- 1 Motivation
- 2 Background
- 3 The Core Questions
- 4 Mistakes To Avoid
- 5 Code to Use
- 6 Code to Implement
- 7 (Optional) Challenge Parallel Combiner
- 8 Testing Your Solution
- 9 Pledge, Acknowledgments, Citations
Sorting is a problem that is well solved by divide and conquer algorithms. Merge sort is a elegant example which can be parallelized in a straight-forward manner.
Finally, parallelization of the combine step, while not trivial, is possible (and left as an optional fun exercise for those so inclined).
In computer science, merge sort refers to a sorting algorithm which splits an array of data into continuously smaller halves until the arrays reach a size of 1, after which the elements are continuously compared and merged into a sorted array.
For more information on how this process works, visit the wikipedia page on merge sort.
If you are unclear on how merge sort works, take a look at the visualgo explanation and visualization of merge sort.
The Core Questions
- What are the tasks?
- What is the data?
- Is the data mutable?
- If so, how is it shared?
Mistakes To Avoid
|Warning: Be sure to calculate the midpoint correctly.|
|Warning: When checking the base case, remember to account for [minInclusive, maxExclusive). It is all too easy to get an off by 1 error and stack overflow.|
|Warning: When transitioning to sequential, make sure to NOT sort the entire array when you are only responsible for a range [min,max).|
Code to Use
Both the sequential and parallel merge sorts will be passed a Combiner. When you are done with the divide and conquer phases, invoke combiner.combineRange(data, min, mid, maxExclusive) to merge the two sorted sub-problem results.
Code to Implement
You will need to implement merge sort sequentially and in parallel, but you will need to do both implementations recursively. The kernel method should call itself using recursion, but each public mergesort method should only call its kernel once to do the work.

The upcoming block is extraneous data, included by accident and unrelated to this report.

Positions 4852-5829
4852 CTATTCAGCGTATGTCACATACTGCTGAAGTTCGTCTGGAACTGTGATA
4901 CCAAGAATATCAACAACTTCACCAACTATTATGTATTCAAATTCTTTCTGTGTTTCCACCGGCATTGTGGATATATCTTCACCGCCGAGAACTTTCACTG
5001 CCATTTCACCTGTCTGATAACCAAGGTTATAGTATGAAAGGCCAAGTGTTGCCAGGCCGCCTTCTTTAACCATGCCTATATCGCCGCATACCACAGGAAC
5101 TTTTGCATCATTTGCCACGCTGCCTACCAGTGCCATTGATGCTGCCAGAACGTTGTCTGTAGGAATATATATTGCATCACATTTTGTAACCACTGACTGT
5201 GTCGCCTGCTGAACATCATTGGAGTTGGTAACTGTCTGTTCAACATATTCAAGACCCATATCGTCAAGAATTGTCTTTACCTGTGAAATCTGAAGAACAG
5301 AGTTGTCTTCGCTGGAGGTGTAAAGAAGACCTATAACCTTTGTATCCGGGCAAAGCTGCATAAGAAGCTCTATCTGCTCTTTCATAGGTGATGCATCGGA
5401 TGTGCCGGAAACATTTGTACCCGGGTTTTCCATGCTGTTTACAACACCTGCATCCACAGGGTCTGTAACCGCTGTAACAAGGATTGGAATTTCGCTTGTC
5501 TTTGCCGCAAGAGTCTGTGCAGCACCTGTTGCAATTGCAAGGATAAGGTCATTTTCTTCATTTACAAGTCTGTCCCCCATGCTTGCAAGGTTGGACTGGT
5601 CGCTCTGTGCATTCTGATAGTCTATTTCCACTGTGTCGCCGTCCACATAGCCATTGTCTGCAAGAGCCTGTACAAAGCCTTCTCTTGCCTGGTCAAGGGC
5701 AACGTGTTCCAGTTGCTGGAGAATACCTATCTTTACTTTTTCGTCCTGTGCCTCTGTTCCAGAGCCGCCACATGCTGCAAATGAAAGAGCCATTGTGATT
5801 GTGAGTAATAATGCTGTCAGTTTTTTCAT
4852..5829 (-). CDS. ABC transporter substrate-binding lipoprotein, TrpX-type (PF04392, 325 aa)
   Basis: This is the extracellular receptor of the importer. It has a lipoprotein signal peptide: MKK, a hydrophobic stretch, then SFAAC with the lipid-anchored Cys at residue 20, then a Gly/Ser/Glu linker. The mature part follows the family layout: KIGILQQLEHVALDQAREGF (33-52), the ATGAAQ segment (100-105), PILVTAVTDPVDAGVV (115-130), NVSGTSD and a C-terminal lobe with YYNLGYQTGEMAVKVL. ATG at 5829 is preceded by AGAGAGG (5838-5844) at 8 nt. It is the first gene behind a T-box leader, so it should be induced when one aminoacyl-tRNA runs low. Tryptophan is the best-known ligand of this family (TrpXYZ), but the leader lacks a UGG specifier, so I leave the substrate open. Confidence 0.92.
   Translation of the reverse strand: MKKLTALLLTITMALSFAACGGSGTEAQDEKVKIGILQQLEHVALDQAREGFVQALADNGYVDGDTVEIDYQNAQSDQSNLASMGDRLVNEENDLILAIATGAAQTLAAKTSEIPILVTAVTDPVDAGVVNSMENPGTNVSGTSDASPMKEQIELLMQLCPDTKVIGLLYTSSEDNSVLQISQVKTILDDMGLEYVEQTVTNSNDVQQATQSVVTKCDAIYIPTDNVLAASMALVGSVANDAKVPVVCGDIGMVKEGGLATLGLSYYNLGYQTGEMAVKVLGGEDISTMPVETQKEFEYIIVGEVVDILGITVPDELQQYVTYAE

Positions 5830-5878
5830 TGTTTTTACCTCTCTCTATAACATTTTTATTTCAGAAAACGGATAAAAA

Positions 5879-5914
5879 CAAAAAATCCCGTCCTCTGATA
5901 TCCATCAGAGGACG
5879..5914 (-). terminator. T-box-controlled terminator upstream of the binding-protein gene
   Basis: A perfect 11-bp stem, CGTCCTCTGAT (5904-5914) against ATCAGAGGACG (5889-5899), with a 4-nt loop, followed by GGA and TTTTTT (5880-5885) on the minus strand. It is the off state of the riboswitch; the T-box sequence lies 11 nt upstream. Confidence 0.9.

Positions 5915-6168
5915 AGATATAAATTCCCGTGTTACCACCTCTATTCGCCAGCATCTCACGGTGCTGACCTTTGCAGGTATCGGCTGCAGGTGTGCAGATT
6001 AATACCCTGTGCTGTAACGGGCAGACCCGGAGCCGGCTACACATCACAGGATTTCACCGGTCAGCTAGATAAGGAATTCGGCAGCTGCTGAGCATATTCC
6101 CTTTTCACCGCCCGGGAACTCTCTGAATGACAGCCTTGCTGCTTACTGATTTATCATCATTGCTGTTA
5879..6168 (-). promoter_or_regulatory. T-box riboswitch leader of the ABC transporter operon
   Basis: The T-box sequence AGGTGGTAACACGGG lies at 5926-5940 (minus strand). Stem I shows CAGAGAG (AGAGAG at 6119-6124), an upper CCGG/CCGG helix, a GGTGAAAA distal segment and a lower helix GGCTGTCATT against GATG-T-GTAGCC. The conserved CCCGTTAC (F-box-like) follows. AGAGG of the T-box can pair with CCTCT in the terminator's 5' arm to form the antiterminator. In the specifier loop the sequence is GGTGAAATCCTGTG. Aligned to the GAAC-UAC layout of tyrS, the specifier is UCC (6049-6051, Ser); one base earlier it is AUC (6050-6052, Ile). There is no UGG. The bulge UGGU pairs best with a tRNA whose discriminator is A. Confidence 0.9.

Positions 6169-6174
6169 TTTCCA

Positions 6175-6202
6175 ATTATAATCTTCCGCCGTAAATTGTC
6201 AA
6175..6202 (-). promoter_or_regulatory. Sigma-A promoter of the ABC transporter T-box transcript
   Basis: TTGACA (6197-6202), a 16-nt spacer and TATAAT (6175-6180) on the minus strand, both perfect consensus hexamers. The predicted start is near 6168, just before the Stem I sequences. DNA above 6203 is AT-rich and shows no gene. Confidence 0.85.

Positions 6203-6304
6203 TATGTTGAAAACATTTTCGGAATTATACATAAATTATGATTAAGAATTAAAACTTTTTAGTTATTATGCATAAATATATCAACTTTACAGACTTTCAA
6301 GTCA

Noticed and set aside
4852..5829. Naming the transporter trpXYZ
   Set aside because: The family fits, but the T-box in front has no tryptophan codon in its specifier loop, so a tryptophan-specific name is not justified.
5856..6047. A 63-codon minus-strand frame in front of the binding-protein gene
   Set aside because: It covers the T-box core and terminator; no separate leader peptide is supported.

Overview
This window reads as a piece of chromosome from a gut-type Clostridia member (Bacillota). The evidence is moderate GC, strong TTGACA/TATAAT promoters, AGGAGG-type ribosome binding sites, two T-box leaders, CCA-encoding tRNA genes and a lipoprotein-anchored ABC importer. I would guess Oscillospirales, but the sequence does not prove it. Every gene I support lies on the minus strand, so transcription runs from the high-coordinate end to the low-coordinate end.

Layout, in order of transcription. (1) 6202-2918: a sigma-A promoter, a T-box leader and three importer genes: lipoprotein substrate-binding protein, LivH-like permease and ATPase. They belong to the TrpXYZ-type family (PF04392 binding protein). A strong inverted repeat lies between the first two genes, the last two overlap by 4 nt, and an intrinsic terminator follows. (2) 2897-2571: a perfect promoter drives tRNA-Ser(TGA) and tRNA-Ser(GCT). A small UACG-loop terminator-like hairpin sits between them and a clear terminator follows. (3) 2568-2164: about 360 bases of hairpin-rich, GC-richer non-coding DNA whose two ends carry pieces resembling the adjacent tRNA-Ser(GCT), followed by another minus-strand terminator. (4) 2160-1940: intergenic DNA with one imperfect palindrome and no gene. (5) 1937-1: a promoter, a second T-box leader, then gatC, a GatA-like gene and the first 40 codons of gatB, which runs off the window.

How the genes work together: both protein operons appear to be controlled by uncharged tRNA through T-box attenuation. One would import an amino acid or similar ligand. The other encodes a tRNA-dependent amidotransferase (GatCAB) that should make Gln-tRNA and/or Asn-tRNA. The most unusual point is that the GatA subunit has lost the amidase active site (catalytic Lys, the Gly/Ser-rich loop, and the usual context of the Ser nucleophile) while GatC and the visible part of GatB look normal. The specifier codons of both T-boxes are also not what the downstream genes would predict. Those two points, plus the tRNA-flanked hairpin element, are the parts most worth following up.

The only thing you will need to edit is the kernel method. As this is a sequential implementation, there is no need to call an async or finish. Using the description of merge sort provided to you in the background, try to consider what the base case would be. Then, further consider how to call the method recursively. When the array reaches the base case, you will need to complete the “merging” aspect of merge sort. As mentioned above, there is a method in the utils class that should help with this.
This approach should behave much like the sequential implementation, but it should also include async/finish calls. Think carefully about where to place them to maximize concurrency.
Test the length of the range with
isParallelPredicate to determine if you should parallelize or fall back to sequential.
(Optional) Challenge Parallel Combiner
You can divide and conquer the combine step in merge sort. The work should remain while the critical path length can be cleanly improved from down to .
For details on how to complete this challenge, check out: MergeSort_Parallel_Combiner
Testing Your Solution
Note: do not be concerned if your implementations run slower than Java's highly optimized Dual Pivot Quicksort.
Pledge, Acknowledgments, Citations
More info about the Honor Pledge